Thanks Greg. as far as lag… I guess it depends what you mean by lag. if the process is just slow, then conservative tuning parameters will be all you need. If, on the other hand, you have a process where you change the output, then wait for awhile, then all of a sudden the Input takes off… pid alone may not be enough. You might be able to get away with just using conservative tunings, but this is where things like feed forward control come into play. feed forward is outside the scope of this series.

    if you’d like to talk specifically about your project, you can shoot me an email. Even better would be to post on the newly created diy-pid-control google group.

  7. This is a great article. I’ve been working on a reflow controller and intended to use time proportional control. I’ve been reviewing your PID RelayOutput example and was wondering if you could explain your example a bit. More specifically, the section where the PID output is used to determine when the relay is turned on or off. I’m not understanding how that portion of the routine is determining on time vs. off time.


  8. Greg says:

    Thanks Brett, I’ve posted on the site you suggested.

    Oh, I just noticed a little bug above – probably just a typo
    But, in SetTunings the Kd input parameter is getting assigned to itself…
    My assumption is you wanted to have

    kd = Kd not Kd=Kd


  9. Brett says:

    Thanks Greg! It’s been fixed.

  10. QXS5264 says:

    very good!

  11. […] [Brett] sent us a note about his work on the new Arduino PID library. He is the author of the original library and recently decided it was time for a ground-up rewrite. But along the way he took the time to explain PID control and the choices he made during development. […]

  12. bogdanm says:

    Thanks for an excellent article. By far the best PID material I’ve ever read.

  13. pat says:

    Thanks very much for the work on the library, and even more for the explanation & documentation.

    I am wanting to build a kiln controller, where I will need to ramp the temperature up from 150C to 700C over 5 hours, then keep it at 700 for 2 hours (plus a few more steps, but you get the picture).

    Thanks to your work I think I understand how to implement the keep stable part of the process, but I am not sure about the ramping up temperature. Is it as simple as calculating that at T+10mins I need to be at say 160C, T+20 170C etc and then plugging the new temperature values in to the PID function? This feels wrong, but I am not sure why.

    I would appreciate any assistance you are able to give me (including what I am trying to do is actually called).


  14. Brett says:

    pat, it feels so wrong but it’s oh so right.

    What you’re referring to is called Setpoint Ramping, and it’s done all the time in industry. Just compute a new setpoint every minute, or every 10 seconds, whatever. The PID will follow, trying to make the temperature equal to the setpoint you gave it. over at rocketscream they used this aproach to get a sexy reflow curve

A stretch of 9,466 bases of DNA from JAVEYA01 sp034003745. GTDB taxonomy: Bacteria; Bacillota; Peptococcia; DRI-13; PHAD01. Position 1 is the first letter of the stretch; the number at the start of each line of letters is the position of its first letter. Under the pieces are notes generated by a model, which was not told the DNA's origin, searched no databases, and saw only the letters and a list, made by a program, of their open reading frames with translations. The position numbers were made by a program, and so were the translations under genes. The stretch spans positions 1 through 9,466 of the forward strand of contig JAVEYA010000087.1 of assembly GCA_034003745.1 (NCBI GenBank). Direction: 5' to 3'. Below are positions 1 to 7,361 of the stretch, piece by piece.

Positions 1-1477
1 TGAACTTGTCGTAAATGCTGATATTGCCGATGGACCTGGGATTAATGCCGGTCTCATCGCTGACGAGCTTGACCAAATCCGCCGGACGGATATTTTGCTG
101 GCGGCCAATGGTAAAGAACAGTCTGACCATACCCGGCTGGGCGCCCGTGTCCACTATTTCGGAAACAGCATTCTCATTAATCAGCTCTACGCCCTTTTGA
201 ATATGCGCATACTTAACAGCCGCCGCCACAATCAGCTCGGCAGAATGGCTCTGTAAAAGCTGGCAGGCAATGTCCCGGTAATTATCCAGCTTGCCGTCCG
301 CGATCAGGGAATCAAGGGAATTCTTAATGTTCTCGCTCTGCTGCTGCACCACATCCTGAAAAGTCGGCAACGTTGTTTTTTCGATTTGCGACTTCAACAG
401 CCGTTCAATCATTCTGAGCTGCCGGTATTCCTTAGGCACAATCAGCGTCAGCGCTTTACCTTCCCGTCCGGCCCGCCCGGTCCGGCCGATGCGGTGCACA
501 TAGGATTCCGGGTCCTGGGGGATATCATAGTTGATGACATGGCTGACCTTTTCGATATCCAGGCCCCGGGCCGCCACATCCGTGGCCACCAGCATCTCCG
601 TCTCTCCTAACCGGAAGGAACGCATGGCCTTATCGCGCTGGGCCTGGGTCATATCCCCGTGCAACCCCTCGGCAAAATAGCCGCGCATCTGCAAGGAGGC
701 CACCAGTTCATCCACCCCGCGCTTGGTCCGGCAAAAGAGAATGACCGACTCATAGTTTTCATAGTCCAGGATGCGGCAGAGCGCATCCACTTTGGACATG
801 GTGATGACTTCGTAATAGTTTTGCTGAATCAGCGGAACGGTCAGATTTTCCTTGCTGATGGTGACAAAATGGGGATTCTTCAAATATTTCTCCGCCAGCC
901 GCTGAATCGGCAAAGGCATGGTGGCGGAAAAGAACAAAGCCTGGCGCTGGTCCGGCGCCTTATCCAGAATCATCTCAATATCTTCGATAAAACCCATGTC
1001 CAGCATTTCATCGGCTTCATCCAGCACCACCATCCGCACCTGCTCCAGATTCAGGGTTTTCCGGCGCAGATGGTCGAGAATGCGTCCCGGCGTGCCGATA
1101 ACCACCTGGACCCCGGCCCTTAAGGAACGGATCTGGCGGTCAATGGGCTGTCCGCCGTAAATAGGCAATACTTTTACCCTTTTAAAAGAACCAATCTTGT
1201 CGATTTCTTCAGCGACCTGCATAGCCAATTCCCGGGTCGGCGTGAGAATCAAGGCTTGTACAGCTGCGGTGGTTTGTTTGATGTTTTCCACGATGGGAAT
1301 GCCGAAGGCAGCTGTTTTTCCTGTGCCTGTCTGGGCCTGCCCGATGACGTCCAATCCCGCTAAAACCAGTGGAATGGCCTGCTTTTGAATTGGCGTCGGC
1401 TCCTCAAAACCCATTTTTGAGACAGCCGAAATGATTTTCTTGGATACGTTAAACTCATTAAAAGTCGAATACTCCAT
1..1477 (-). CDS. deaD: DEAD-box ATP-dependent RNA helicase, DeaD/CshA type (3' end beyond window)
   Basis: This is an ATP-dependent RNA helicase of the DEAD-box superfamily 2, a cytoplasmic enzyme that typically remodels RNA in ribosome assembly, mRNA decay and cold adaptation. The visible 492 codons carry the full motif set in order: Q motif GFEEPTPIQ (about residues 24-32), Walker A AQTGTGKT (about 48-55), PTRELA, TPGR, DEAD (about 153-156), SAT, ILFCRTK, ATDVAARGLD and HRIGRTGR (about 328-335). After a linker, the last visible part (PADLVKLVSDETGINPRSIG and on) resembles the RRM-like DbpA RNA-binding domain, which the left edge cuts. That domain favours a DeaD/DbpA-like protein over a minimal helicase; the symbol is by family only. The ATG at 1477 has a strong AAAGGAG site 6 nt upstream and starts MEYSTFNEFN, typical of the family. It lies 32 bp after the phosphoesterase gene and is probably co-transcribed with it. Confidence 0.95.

as a side note. feel free to join the diy pid control google group. it’s a little more conducive to Q&A.

  15. jojo says:

    Very nice lib !
    But if you do he math from the laplace form to the iteration one, you will see that the Integral term should be calculated with the PREVIOUS errorSum.
    You should add the error to the errorSum AFTER you compute the output.

  16. Brett says:

    @jojo interesting. I’m a weird controls engineer in that I don’t really do much work in the laplace domain (perish the thought.) it might be interesting to pit the two methods against each other to see the difference

  17. pat says:

    Thanks, I will check out the google group.

  18. Andrew says:

    You, sir, are a gentleman and a complete badass.

    I wrote a PID algorithm last year for a hotplate I built, and ran into every single one of these problems. I solved a few of them, but you covered solutions to all of them here in incredible detail.

    Thank you!!

  19. Brett says:

    @Andrew YOU sir, win the make me laugh comment award. I only wish I had done this a year ago so I could have saved you some trouble.

  20. Brett says:

    @jojo I was intrigued by your suggestion and did a few tests. I’ve posted the results here

  21. Jason says:

    Hi Brett, excellent article!
    However, can you provide an example of what setpoint/input and output could mean. I am having quite a hard time following the graphs without some actual units/numerical values.
    Take temperature for example, would the variable Input be the ADC result from sampling the sensor? Do we then compute in terms of voltages or temperature?
    What would the Output be then? Some values to control the PWM or DAC??
    What units would that be in?

  22. Brett says:

    @jason I toyed around with putting units on the graphs but ultimately decided against it. One of the beauties of PID is that it’s so general. The setpoint, input, and output can be any type analog signal (provided the setpoint and input are on the same scale) Using a thermocouple input as an example. You could feed the raw chip output into the PID Input, OR you could calculate the actual temperature value and feed THAT into the PID. both would work. You’d need different tuning parameters because the magnitudes would be different, but you could get the same performance from either.